“I wanted her to stay. I never want them to leave. But they all leave! All of them. Lenny, you, Ronnie . . . all of them. My old man, even. That hump couldn’t stick around at least until I was out of short pants? No, he has to suck down on a gas hose. The pain is so bad? Being a father? Being a husband? Being a man? He can’t take it so he takes it out on the arches and just up and leaves. Kills himself. John . . . John? Where did you go, don’t leave, John. Come back. JOHN. Listen. The guards let me have this little record player. I’ve got some Elvis records we can listen to. John . . . John! Don’t leave!”
From the creator of the popular rock ‘n’ roll true crime podcast, DISGRACELAND comes an off-kilter, hysterical, at times macabre book of stories from the highly entertaining underbelly of music history.
You may know Jerry Lee Lewis married his thirteen-year-old cousin but did you know he shot his bass player in the chest with a shotgun or that a couple of his wives died under extremely mysterious circumstances? Or that Sam Cooke was shot dead in a seedy motel after barging into the manager’s office naked to attack her? Maybe not. Would it change your view of him if you knew that, or would your love for his music triumph?
Real rock stars do truly insane thing and invite truly insane things to happen to them; murder, drug trafficking, rape, cannibalism and the occult. We allow this behavior. We are complicit because a rock star behaving badly is what’s expected. It’s baked into the cake. Deep down, way down, past all of our self-righteous notions of justice and right and wrong, when it comes down to it, we want our rock stars to be bad. We know the music industry is full of demons, ones that drove Elvis Presley, Phil Spector, Sid Vicious and that consumed the Norwegian Black Metal scene. We want to believe in the myths because they’re so damn entertaining.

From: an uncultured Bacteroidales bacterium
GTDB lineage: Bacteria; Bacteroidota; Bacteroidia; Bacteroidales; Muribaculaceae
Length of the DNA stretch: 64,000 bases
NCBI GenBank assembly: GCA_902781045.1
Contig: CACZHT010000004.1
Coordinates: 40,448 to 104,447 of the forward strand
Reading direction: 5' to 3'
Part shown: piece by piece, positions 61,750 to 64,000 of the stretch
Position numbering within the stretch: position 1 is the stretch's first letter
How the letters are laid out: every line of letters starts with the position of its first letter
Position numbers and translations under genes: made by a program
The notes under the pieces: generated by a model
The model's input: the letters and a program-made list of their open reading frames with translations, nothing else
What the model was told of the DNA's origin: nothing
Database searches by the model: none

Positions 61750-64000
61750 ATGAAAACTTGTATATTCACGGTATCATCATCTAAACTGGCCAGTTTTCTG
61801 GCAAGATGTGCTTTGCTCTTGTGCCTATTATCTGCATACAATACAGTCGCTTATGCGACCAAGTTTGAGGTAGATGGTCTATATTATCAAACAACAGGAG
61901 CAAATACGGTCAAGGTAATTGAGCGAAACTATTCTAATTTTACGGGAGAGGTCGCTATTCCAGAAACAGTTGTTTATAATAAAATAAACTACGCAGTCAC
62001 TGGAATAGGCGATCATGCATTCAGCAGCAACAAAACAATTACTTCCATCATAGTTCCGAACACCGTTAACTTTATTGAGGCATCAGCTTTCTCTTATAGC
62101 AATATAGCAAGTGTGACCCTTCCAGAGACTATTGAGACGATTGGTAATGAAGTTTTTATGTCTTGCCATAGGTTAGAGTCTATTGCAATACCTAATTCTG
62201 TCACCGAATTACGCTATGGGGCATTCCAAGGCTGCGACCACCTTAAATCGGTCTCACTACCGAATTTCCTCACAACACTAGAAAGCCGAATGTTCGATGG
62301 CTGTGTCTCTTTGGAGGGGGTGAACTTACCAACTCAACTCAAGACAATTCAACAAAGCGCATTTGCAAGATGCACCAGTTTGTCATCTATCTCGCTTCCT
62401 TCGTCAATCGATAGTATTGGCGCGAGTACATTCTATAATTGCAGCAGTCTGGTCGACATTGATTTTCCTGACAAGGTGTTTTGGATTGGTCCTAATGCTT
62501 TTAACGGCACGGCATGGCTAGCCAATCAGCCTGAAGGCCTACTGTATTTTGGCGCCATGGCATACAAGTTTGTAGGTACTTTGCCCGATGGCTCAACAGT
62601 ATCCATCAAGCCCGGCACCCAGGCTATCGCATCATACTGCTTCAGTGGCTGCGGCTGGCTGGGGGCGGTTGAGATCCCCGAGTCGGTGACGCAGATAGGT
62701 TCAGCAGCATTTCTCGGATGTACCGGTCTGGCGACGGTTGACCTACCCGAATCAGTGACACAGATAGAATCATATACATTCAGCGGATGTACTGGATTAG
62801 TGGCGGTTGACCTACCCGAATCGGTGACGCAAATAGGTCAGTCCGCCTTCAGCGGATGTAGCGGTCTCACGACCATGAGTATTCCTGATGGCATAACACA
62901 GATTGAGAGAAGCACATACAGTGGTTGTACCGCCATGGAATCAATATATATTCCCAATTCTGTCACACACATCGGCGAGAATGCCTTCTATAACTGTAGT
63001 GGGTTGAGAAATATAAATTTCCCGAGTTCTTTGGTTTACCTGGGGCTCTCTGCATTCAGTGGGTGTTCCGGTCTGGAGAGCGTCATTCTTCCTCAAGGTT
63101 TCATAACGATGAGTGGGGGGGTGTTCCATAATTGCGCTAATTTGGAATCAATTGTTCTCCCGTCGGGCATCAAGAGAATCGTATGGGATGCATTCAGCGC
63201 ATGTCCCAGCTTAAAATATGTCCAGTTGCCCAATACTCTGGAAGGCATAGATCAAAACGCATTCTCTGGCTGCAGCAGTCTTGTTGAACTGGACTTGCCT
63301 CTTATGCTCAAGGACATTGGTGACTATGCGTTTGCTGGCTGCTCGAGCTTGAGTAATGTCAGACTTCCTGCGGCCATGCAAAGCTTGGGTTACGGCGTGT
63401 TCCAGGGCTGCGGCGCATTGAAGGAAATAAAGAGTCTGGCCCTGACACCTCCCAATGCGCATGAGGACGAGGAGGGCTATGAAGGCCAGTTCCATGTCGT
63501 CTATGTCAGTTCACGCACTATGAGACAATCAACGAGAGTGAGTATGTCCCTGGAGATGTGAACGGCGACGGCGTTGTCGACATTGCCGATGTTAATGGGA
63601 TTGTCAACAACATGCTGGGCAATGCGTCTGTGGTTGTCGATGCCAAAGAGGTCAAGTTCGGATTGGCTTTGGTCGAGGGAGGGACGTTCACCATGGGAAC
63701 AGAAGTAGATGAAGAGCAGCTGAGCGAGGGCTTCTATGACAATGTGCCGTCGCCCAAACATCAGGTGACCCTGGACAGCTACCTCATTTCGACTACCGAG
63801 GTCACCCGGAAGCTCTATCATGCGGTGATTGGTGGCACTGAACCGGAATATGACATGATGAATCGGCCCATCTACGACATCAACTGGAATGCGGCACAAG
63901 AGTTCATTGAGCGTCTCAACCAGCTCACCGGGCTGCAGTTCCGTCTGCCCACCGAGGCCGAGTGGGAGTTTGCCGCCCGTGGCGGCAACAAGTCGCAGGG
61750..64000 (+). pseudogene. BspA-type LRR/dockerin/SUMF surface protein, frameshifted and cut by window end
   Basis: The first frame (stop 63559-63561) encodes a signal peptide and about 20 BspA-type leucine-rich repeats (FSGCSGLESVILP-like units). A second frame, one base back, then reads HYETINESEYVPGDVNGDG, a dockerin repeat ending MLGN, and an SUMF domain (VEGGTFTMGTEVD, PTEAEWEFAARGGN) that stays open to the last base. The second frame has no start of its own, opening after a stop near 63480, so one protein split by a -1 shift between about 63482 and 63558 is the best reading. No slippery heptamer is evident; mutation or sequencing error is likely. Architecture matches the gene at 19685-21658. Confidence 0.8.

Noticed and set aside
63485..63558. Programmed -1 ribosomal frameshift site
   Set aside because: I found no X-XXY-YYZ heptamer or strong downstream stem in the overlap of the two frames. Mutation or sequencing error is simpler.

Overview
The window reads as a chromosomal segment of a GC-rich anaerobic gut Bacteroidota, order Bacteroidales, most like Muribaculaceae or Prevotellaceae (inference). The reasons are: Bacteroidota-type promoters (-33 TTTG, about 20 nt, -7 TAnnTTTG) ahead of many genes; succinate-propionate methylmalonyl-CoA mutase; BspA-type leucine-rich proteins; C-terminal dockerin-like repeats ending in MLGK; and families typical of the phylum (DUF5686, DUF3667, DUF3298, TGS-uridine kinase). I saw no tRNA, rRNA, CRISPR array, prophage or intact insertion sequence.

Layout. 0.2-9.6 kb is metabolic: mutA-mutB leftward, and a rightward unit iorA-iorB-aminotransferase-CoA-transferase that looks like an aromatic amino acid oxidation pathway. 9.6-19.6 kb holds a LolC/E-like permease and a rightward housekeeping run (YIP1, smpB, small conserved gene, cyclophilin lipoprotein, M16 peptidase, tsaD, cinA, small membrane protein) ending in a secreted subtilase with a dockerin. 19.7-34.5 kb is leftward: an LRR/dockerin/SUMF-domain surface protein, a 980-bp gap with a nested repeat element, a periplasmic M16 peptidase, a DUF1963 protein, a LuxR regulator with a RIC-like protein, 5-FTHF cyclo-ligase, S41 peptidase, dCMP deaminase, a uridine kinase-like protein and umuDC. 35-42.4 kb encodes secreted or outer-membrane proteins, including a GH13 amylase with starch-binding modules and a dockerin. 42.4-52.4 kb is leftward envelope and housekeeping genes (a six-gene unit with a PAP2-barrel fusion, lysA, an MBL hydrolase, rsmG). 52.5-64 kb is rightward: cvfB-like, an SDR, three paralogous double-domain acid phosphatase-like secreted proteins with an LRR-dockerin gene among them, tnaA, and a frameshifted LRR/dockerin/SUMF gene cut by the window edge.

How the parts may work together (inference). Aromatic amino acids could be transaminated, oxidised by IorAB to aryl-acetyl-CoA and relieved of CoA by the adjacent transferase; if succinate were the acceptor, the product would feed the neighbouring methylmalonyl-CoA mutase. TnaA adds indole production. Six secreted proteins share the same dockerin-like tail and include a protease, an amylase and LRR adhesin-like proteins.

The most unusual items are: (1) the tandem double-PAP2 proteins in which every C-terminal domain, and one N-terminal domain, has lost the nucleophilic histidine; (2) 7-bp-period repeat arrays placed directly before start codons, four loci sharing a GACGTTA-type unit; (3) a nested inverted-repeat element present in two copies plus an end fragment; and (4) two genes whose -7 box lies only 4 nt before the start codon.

DISGRACELAND is a collection of the best of these stories about some of the music world’s most beloved stars and their crimes. It will mix all-new, untold stories with expanded stories from the first two seasons of the Disgraceland podcast. Using figures we already recognize, DISGRACELAND shines a light into the dark corners of their fame revealing the fine line that separates heroes and villains as well as the danger Americans seek out in their news cycles, tabloids, reality shows and soap operas. At the center of this collection of stories is the ever-fascinating music industry–a glittery stage populated by gangsters, drug dealers, pimps, groupies with violence, scandal and pure unadulterated rock ‘n’ roll entertainment.